May 14, 2008

Sports Beat, 5-14-08

--The Lakers earned a crucial Game 5 victory tonight to maintain their home-court advantage over the Utah Jazz.

Kobe Bryant was clearly limited by his back injury, but he toughed it out, and played a valuable role as a facilitator. Bryant scored 26 points, but only attempted 10 shots. Five Laker players scored in double figures, including Lamar Odom (22), Pau Gasol (21), and Vladimir Radmanovic (15). Overall, it was a sloppy game, but credit the Lakers for forcing the Jazz to speed up their offense which led to 18 turnovers.

Now the series shifts to Utah, where the Lakers will have to hope that Bryant's back is just a bit better. The Lakers are at their best when everyone is involved. But they can't beat Utah if Bryant isn't at least 80-percent. Also, the Laker bench needs to step up, as it only scored 13 points tonight.

--I have no idea whether or not the allegations about OJ Mayo receiving money from an agent are true. If they are though, then I do believe it's a greater NCAA problem rather than a USC problem.

Based on everything I've read, it seems highly unlikely that USC or Tim Floyd knew or participated in any of the activity that has been alleged about Mayo. And while this is a player who has been showered with attention since the age of 13, he was cleared to play by both the NCAA and the Pac-10. This isn't a situation in which USC was sending out boosters or paying its own recruits and players under the table. In fact, it is widely known that Mayo was never recruited by USC, and that he had effectively decided to be a Trojan before even speaking with Tim Floyd.

ESPN's Pat Forde's column claiming that USC should receive an SMU-style death penalty is absurd. In that case, SMU was already on probation and the university and its boosters were actively funneling money to football players. In the cases of Mayo and Reggie Bush, the allegations are related to slimey grease-ball agents who appear to be operating outside the sphere of the university in trying to take advantage of impressionable young athletes. Also somewhat absurd is that idea that Tim Floyd should be going into Mayo's dorm room, finding out whether or not he has a flat screen TV, and then questioning him on where he got it. Dorm rooms usually aren't a place that coaches, professors, or any college authority figure besides an RA are ever welcome.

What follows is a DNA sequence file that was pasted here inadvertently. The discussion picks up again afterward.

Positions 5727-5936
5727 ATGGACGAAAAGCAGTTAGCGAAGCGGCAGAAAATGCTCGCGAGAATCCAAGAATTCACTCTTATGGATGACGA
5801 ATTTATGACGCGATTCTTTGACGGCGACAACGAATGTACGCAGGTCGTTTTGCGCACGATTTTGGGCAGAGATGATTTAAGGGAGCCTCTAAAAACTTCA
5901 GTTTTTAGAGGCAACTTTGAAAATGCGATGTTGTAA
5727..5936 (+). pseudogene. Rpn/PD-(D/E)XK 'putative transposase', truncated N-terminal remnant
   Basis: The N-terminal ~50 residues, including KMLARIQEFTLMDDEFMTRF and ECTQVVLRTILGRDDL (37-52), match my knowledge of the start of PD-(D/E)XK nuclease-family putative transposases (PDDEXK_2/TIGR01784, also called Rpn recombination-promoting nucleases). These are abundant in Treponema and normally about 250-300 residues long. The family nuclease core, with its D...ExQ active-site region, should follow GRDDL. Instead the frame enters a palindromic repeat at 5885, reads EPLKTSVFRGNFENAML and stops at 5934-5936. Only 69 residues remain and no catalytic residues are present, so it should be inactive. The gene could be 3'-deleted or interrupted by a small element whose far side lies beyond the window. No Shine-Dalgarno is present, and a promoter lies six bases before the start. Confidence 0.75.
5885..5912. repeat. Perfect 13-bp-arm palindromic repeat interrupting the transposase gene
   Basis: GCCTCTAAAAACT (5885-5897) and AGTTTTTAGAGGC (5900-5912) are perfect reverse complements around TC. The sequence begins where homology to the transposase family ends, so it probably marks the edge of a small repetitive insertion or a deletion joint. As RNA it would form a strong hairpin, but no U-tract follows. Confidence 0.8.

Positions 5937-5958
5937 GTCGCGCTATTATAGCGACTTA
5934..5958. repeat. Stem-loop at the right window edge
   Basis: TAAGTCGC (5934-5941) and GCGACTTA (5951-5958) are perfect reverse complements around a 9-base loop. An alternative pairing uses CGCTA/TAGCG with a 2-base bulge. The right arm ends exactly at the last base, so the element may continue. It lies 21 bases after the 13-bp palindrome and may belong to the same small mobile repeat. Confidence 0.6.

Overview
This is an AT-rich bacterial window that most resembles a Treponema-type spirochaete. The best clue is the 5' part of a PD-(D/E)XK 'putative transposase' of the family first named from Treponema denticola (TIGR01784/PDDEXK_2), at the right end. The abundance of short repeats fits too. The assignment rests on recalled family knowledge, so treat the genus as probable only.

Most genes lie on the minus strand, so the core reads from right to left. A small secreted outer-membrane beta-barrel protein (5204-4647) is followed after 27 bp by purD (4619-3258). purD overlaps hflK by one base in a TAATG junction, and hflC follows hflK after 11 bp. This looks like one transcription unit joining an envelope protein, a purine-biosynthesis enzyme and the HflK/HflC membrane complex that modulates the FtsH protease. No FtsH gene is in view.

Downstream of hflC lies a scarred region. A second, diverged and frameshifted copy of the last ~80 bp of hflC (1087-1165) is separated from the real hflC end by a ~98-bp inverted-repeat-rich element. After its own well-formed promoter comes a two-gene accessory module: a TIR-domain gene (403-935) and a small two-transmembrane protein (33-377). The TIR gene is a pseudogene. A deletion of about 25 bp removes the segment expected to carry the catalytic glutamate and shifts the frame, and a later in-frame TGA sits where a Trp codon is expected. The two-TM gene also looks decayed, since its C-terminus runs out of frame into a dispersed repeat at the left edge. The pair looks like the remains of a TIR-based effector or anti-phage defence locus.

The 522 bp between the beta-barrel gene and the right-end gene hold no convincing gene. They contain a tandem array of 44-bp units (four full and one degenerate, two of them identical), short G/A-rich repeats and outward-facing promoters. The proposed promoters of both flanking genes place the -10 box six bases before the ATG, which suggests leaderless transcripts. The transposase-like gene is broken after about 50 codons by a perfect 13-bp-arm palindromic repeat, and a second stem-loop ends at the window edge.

Clearly though this is a stain on the university. But I'm not sure what more USC and other colleges can truly do to prevent this type of contact with agents. Pete Carroll has been known to throw agents out of Heritage Hall in the event that they dare try to lurk around campus. All teams lecture their student-athletes about NCAA rules pertaining to agents. And all players have to go through a rigorous approval process through the NCAA clearing house. But at the end of the day, it's still theoretically possible for a one-and-done basketball player to take money under the table from an agent, to not have it discovered until after he's gone, and then for that individual player to face zero consequences once he's a professional.

There are a few things that can curtail this problem. In the NFL, Pete Carroll has already lobbied NFL Players Association Head Gene Upshaw to punish agents who knowingly break NCAA rules. Likewise, now that the NBA has an age minimum, the league or the players' union should also work to decertify or suspend agents who give money to college students. Based on the account of former Fresno State guard Tito Maddux, it sounds like Rodney Guillory is one such individual who should not be allowed to represent any NBA prospects.

There are two other more radical ideas could be considered. On one end, the NFL and NBA could consider suspending and/or fining players who take money from agents while they're still amateurs. That way they will actually face consequences for violating the rules after they've left their school. Another option could be for the NCAA to simply allow players to hire agents. An agent is effectively a representative, and why can't a legal adult hire someone to represent them? I've always wondered if NCAA rules prohibiting the hiring of agents could stand up in court, if those rules were ever challenged.

In the meantime, USC's top incoming basketball recruit DeMar DeRozan may ask out of his scholarship if the Trojans are punished in the Mayo incident. I don't think DeRozan has much to worry about though. First off, these investigations typically take years, and it would be surprising if this were completely settled before DeRozan leaves for the NBA. Secondly, it is going to be very difficult to prove that USC knew about Mayo's dealings with the agent. If wrongdoing by Mayo is proved, then in all likelihood the Trojans would have to forfeit all of their wins from this past season, and may be penalized a scholarship or two. But a postseason ban (which it appears is most concerning to DeRozan) seems highly unlikely. At least that's the view of where things stand at the moment. It could all change.